“The mixture used by Van Eyck was light and fluid and dried easily. The colors were ground in linseed oil or nut oil, fused while hot with hard resins (amber and copal), and finally diluted with essential oils (oil of lavender, spike, or rosemary); the latter, owing to their varying degrees of rapidity in drying, made it possible to work slowly on nuances and to add fine, minute touches”.
— Bernard Samual Myers, The Encyclopedia of World Art. See also, Xavier De Langlais, Technique of Oil Painting.
Flemish artists, such as the Van Eycks, were able to paint transparent jewel-like details, “fine, minute touches”, because of their paint recipe, as well as their wood panel supports and soft fine-hair brushes. Their technique was borrowed by Italian Renaissace artists such as Titian (who modified it for larger canvas paintings). While the panels would sometimes warp over time, as with Botticelli’s Madonna of the Loggia, the solid support allowed for extremely fine lines, and even holes in the painting – used to enhace the star-like quality of Botticelli’s halos.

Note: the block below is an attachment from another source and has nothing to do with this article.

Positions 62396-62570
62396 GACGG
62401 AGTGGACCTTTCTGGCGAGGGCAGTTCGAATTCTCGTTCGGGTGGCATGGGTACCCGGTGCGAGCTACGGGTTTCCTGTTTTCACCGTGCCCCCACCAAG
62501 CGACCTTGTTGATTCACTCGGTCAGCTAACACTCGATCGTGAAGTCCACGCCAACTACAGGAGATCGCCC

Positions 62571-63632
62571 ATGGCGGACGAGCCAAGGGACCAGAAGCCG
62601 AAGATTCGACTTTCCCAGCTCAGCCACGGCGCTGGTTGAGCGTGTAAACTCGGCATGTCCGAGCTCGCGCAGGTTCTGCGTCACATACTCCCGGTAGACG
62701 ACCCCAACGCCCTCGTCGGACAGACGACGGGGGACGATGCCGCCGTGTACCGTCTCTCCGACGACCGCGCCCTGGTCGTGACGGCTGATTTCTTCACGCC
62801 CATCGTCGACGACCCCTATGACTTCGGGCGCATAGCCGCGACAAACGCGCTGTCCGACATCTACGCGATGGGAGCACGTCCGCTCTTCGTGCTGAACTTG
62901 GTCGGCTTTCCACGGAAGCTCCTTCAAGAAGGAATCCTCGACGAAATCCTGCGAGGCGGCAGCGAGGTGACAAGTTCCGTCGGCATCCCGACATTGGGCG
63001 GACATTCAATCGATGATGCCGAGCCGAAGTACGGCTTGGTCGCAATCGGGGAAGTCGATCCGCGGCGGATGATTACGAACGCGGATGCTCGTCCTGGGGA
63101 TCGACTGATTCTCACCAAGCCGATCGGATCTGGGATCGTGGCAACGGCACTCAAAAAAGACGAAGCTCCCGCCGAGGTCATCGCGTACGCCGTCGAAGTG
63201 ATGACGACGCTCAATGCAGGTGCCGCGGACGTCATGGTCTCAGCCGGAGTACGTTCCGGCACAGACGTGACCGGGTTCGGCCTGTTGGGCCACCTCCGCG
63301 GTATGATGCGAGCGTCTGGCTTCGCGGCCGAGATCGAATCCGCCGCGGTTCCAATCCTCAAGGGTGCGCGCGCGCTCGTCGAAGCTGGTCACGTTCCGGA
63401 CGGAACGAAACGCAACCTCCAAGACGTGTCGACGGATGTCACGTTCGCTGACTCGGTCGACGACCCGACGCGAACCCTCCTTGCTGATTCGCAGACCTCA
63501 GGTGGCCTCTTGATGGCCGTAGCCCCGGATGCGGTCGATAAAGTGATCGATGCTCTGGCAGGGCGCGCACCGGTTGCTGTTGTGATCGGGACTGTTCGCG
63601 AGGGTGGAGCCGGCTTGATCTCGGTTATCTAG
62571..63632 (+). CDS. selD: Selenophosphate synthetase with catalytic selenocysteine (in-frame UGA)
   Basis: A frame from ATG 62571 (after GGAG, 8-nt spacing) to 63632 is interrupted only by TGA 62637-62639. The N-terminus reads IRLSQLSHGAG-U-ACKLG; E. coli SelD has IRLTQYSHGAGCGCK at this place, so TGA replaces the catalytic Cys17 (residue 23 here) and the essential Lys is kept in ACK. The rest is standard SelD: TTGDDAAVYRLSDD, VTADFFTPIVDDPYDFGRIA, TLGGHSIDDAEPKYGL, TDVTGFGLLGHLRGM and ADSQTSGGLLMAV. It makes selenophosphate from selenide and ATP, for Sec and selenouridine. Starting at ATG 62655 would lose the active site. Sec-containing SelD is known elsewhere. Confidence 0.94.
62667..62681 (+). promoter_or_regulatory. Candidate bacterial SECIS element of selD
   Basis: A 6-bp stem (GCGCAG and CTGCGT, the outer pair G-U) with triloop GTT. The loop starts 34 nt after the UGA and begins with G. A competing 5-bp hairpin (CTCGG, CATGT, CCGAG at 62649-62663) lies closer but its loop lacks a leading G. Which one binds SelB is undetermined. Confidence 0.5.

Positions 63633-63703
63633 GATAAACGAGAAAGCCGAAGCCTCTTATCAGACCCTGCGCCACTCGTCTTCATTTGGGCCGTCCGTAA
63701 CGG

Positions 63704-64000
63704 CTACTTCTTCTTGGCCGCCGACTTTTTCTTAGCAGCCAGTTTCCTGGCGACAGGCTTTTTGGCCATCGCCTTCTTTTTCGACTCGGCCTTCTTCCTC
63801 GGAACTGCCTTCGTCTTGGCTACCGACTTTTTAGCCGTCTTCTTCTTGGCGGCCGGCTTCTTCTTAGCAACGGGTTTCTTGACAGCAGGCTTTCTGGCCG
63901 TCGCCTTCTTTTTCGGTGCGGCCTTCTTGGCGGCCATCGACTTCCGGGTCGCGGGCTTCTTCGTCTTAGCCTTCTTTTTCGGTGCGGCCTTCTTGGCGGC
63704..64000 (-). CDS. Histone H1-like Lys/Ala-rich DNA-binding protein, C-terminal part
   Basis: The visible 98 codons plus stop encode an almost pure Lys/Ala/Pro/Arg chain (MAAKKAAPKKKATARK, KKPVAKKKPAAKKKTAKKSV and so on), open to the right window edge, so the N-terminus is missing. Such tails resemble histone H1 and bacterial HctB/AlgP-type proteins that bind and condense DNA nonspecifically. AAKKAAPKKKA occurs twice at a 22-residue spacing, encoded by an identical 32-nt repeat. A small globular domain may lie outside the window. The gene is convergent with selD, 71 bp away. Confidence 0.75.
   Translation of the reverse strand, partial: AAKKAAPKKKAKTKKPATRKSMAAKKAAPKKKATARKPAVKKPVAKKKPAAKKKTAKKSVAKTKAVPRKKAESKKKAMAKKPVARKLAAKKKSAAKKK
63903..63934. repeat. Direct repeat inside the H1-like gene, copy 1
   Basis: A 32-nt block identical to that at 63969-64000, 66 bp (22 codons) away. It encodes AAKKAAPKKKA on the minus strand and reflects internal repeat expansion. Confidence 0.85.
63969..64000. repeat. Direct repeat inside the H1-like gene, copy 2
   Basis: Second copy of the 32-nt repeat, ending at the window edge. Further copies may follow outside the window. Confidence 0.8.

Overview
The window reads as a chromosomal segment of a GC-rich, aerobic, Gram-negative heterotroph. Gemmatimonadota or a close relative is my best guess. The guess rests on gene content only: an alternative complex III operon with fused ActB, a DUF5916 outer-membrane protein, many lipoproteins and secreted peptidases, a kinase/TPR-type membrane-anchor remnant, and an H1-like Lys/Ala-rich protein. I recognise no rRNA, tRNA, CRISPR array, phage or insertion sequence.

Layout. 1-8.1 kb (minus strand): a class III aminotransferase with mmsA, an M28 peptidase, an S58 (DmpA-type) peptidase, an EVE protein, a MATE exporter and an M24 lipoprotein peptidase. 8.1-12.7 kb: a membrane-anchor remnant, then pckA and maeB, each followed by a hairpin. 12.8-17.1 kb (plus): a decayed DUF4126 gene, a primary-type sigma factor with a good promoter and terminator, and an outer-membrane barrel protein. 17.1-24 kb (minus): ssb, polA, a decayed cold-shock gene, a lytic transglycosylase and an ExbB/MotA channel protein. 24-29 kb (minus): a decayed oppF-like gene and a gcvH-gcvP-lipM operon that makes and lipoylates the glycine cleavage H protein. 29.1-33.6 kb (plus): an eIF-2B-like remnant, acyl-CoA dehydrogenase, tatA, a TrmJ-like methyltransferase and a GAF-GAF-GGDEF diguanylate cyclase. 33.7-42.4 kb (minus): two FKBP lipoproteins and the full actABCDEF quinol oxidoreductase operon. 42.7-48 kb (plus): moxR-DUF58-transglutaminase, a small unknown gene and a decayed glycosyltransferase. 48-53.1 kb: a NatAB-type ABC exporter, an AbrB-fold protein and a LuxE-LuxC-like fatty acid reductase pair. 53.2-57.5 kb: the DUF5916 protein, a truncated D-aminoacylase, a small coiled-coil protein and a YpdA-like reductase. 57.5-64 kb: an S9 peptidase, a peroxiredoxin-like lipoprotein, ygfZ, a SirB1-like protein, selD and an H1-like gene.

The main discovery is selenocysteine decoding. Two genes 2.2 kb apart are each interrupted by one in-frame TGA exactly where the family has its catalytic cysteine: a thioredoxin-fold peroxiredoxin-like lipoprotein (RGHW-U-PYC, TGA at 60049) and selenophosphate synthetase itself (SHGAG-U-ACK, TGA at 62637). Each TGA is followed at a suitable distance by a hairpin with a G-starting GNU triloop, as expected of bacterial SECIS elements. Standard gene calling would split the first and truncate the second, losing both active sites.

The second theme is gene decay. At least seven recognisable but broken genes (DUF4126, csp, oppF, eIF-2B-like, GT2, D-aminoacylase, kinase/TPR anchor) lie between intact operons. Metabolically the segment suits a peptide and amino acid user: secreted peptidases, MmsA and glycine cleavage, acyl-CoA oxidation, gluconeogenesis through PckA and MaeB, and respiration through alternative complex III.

It is interesting to note that for over 100 years, theorists have discussed the medium of Van Eyck, with a wide range of opinion as to ingredients. Some researchers even suggested that Van Eyck used no oil at all – only egg whites! However, most modern research agrees that linseed oil and resin were both present, with no aqueous ingredients whatsoever.